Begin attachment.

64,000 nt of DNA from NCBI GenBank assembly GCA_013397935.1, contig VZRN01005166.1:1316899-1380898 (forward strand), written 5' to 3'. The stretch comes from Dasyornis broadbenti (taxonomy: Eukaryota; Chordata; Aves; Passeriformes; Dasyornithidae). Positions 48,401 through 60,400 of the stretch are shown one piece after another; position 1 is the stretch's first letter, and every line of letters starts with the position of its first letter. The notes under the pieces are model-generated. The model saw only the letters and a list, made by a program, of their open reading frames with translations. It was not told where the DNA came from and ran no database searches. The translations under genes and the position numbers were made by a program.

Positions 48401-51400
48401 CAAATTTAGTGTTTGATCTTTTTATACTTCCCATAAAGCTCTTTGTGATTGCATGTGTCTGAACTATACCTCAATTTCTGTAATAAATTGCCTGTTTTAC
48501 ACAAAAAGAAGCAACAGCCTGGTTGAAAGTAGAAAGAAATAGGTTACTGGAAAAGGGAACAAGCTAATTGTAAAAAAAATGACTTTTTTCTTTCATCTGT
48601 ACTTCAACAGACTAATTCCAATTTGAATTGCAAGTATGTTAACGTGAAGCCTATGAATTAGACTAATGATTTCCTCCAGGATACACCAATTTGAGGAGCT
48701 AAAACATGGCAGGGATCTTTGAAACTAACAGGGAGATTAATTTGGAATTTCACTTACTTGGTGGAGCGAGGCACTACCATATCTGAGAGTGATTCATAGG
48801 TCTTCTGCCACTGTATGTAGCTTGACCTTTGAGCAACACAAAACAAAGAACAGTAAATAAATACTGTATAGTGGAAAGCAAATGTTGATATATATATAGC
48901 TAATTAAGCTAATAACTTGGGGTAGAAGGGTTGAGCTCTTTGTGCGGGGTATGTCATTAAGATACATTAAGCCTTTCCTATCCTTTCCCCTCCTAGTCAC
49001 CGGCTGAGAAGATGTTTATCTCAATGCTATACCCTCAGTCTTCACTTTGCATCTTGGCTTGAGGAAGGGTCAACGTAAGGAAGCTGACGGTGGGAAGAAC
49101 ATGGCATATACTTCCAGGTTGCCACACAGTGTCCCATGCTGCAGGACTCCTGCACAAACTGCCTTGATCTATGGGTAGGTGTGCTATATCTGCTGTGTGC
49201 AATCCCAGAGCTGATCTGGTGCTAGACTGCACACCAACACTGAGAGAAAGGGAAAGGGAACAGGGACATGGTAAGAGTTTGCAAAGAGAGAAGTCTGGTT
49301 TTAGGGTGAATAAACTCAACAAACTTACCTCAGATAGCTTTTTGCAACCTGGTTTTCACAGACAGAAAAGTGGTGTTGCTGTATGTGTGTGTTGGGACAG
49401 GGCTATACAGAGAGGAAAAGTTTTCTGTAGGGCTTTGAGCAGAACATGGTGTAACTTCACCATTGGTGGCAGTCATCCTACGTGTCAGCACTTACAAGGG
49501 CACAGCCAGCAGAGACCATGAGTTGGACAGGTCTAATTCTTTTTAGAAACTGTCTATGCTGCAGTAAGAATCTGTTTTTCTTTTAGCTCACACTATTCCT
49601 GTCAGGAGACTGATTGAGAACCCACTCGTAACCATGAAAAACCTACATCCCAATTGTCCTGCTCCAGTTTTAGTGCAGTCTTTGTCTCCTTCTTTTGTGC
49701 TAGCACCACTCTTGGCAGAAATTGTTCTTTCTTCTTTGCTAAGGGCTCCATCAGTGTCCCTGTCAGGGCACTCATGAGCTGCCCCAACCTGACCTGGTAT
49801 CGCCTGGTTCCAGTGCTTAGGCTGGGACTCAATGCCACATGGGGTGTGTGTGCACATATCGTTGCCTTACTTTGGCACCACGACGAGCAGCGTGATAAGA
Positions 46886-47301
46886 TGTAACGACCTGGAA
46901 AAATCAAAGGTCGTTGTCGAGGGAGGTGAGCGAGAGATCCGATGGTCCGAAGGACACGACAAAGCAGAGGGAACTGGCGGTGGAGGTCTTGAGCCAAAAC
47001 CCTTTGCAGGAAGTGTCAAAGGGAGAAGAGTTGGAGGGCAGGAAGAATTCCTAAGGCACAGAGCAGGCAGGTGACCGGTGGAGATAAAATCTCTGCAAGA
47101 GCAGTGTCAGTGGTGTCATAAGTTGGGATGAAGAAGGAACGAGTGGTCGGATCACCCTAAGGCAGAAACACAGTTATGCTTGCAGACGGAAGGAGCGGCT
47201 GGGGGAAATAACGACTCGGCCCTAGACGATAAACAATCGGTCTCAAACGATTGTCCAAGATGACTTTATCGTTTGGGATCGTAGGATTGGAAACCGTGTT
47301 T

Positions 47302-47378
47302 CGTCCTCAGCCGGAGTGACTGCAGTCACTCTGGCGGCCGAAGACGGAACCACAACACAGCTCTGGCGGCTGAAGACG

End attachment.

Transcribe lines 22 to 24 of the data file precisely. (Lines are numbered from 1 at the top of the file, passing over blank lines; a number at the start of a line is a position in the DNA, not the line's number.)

47101 GCAGTGTCAGTGGTGTCATAAGTTGGGATGAAGAAGGAACGAGTGGTCGGATCACCCTAAGGCAGAAACACAGTTATGCTTGCAGACGGAAGGAGCGGCT
47201 GGGGGAAATAACGACTCGGCCCTAGACGATAAACAATCGGTCTCAAACGATTGTCCAAGATGACTTTATCGTTTGGGATCGTAGGATTGGAAACCGTGTT
47301 T